By Kelly Gaines
I don’t really know where to begin here. All my years of studying literature and critical theory have not prepared me for this. I’ve seen Wonder Woman breastfeed a Dustbuster. I didn’t know that was something I should be afraid of experiencing- how could I? I find myself drawing on the distinct memory of the first time I saw Alice in Wonderland as a child. I was disturbed to my core by the fact that a little girl was lost in such a bizarre place and the adults she encountered seemed to be more dedicated to making it worse than helping. I had nightmares about the Queen of Hearts screaming “off with her head!” for weeks, and don’t get me started on the oyster story. As an adult, I appreciate Alice in Wonderland, but as a child, I certainly wasn’t ready for that level of nonsensical mania to come after that familiar “Walt Disney” screen with the little Tinker Bell wand waving intro. That’s how I feel right now. There’s a hell of a lot to appreciate in Shade the Changing Girl/ Wonder Woman #1, but these are characters I’m familiar with and fond of, and to open a book with their names on the cover and be so thoroughly thrown has left me with a gigantic knot in my stomach. Maybe I’m being a little dramatic, but let me repeat something: Wonder Woman breastfeeds a Dustbuster. Wonder Woman BREASTFEEDS A GODDAMN DUSTBUSTER. Initial freak out aside, I’m going to say something that I almost don’t want to say. Shade the Changing Girl/ Wonder Woman #1 was pretty good. DC promised us that Milk Wars was going to be the weirdest crossover event ever, and my god are they delivering.
If you haven’t read any of the Milk Wars tie-ins, the premise is this: A mysterious power is turning DC’s most powerful heroes into twisted mirror images of themselves. Think back to Mother Panic/ Batman #1. The twisted Batman is Father Bruce Wayne, a priest who brainwashes the wayward children of Gotham into forgetting about the pain they’ve experienced. It takes the core of Batman’s character and perverts it. Traditionally we know Bruce Wayne becomes a hero as a way of coping with his trauma and using it to make the world a better place. Father Bruce is still inspired by trauma, but he instead denies it, hides it, and tries to pretend it never happened. Shade, the Changing Girl/ Wonder Woman, plays with the core of Wonder Woman in the same way. It distorts the love and sisterhood she represents and turns her into a self-indulgent housewife who lives to provide her husband with “food, love, and feelings.” She even attends a women’s rally that features girls holding signs with slogans like “my body, your choice” and “ask me about my feminine agenda.” Her vision of heroism is to keep all emotions in check, a feat she pulls off with the help of Shade. This version of Shade is equally distorted. She’s been broken apart into a “Shade Force,” a group of Shades that each represents a singular emotion. The Shades follow Wonder Woman, or Wonder Wife as she is in this issue, and dole out the proper emotions to people. The goal is to keep the whole world functioning as a controlled idyllic 1950's paradise. Think Pleasantville but with Xanax addicted superheroes.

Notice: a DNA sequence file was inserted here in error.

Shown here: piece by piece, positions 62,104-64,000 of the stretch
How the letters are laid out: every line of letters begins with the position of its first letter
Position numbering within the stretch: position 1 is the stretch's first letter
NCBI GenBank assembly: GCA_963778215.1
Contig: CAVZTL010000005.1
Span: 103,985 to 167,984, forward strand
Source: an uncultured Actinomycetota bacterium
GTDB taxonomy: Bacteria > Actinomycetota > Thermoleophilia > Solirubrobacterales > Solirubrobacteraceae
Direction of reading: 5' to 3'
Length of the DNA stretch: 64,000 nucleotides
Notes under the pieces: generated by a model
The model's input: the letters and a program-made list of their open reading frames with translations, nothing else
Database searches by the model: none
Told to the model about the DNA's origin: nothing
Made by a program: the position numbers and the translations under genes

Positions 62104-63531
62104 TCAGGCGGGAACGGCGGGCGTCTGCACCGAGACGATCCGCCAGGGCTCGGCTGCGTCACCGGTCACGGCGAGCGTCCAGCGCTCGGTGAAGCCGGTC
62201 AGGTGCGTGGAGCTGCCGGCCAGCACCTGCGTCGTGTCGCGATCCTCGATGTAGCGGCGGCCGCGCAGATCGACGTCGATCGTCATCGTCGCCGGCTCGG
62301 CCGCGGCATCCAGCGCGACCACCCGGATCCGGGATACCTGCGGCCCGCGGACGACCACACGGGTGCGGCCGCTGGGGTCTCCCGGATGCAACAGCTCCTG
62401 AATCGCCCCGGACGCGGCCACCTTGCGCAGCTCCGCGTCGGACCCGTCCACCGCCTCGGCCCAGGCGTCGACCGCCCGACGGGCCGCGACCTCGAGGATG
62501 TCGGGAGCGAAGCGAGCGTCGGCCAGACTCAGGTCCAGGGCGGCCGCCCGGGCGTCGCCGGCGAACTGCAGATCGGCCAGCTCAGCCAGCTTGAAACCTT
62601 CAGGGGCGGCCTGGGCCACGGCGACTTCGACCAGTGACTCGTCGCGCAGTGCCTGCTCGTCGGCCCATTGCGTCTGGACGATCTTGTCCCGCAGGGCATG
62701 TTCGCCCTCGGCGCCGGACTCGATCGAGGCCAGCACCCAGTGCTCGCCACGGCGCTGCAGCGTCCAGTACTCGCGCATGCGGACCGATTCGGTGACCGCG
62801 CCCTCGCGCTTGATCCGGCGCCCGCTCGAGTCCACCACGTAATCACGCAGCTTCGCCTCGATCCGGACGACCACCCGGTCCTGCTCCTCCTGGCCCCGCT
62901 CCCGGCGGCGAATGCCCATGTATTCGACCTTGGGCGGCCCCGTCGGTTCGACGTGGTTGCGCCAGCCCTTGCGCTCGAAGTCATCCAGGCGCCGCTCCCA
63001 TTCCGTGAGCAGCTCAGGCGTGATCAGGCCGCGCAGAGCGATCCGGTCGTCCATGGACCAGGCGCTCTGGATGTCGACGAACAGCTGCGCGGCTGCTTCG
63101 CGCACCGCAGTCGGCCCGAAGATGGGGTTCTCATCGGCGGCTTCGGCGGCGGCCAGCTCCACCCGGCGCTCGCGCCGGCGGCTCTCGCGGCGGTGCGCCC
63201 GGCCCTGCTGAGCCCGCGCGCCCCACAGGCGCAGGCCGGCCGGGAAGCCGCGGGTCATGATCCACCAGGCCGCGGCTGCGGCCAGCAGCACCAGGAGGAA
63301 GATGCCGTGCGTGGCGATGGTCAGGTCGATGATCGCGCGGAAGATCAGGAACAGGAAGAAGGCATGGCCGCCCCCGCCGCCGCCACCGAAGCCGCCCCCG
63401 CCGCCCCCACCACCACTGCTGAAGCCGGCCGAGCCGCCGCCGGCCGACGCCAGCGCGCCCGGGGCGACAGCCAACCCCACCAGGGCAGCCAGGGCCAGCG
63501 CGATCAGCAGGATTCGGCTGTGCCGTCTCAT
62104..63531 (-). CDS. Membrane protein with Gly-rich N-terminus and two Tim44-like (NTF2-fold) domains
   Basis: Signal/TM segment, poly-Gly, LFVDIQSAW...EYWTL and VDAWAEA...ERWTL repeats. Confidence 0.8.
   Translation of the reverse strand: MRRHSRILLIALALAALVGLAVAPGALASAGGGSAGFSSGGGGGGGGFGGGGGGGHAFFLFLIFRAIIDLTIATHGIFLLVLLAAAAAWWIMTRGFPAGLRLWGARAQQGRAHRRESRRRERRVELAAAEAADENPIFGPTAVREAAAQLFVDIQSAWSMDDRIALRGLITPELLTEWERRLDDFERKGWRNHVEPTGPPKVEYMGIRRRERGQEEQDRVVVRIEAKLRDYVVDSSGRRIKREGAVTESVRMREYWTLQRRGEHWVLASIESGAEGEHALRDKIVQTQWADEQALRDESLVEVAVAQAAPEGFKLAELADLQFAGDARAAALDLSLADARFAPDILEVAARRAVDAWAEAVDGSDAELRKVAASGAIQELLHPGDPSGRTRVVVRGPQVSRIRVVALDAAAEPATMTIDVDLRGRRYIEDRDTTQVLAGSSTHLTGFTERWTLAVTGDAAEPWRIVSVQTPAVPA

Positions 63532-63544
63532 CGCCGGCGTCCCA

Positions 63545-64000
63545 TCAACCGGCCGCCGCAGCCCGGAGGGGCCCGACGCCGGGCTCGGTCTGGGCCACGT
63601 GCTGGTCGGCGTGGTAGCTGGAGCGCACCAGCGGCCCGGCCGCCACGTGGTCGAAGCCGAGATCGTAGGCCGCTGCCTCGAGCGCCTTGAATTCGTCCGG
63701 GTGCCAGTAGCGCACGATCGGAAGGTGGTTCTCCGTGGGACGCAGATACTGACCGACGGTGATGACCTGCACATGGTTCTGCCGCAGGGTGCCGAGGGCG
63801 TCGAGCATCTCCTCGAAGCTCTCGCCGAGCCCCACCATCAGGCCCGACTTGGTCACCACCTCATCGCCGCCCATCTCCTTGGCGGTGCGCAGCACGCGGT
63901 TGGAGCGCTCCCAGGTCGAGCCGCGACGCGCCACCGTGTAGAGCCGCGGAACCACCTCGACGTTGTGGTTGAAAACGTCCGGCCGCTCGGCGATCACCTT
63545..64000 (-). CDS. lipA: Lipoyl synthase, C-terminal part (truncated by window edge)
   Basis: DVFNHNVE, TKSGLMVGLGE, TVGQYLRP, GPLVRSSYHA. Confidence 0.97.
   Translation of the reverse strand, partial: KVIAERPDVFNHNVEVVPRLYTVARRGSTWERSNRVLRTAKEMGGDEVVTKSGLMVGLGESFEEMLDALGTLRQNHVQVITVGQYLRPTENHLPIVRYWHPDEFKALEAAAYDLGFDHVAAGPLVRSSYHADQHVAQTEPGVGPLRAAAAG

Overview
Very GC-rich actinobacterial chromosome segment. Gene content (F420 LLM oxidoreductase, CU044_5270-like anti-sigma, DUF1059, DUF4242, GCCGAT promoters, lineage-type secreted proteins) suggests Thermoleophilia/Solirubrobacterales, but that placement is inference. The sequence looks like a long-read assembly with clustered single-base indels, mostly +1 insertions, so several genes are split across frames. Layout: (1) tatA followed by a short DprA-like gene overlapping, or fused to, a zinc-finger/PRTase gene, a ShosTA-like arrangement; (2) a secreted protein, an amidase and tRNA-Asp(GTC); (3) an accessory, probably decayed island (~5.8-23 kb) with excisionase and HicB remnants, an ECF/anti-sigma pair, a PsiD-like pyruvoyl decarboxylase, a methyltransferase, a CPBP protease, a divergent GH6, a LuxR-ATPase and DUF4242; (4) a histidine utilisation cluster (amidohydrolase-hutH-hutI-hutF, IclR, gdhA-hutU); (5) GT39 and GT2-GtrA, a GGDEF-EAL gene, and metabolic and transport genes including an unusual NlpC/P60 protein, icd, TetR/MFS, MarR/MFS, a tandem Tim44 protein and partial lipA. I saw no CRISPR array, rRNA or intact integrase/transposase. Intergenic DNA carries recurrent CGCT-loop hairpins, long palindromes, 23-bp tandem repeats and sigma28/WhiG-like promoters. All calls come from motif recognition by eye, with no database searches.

The main Shade is Haps or the Happy emotion Shade. She begins waking up when she notices she is having other emotions besides happiness. Because she is suddenly unable to function properly, she cannot make Wonder Wife feel constant happiness as she’s supposed to, and thus Wonder Woman begins to wake up as well. This is where I got a little lost (post recovering from the dustbuster incident and finding my footing in the story). Haps finds something she calls “the eye,” through which she can see the truth. A struggle over this eye results in both Shade and Wonder Woman returning to normal and vowing to fight this “madness” and find out how it controlled them. To be blunt, the end felt phoned in. It’s a disgusting and well-detailed story, but after Wonder Woman is returned to normal, she pretty much says “Okay here’s our mission.” There’s no pause, no moment in which she absorbs what’s happened, and perhaps most importantly, no moment where she stops to ask Shade who the hell she is. There’s just an instantaneous ‘thanks; I’m awake, let’s go fight.’ I wasn’t satisfied. As much as I hate to say it, the last few pages just felt like bad writing.
I won’t tell you that you should go out and pick up Shade the Changing Girl/ Wonder Woman #1. If you haven’t read much of either character, I would actually advise against it. This is not a good first impression of either. However, if you have been following Shade, the Changing Girl or you’re a long-time fan of Wonder Woman, I would absolutely recommend reading this issue. After reading this review, you’ll be prepared for the initial blow and able to just appreciate the striking detail that went into making what is essentially anti-Wonder Woman. It’s gross. It’s creepy. And it’s impossibly well done. If this is an omen of what Milk Wars has to offer, I’m excited. It’s good to see DC making good on their promise to weird us all out. I'm weirded out, and I feel like I bought a one-way ticket to a week of nightmares and a newly developed aversion to Dustbusters. Well played, DC. Well played.
Shade the Changing Girl/ Wonder Woman #1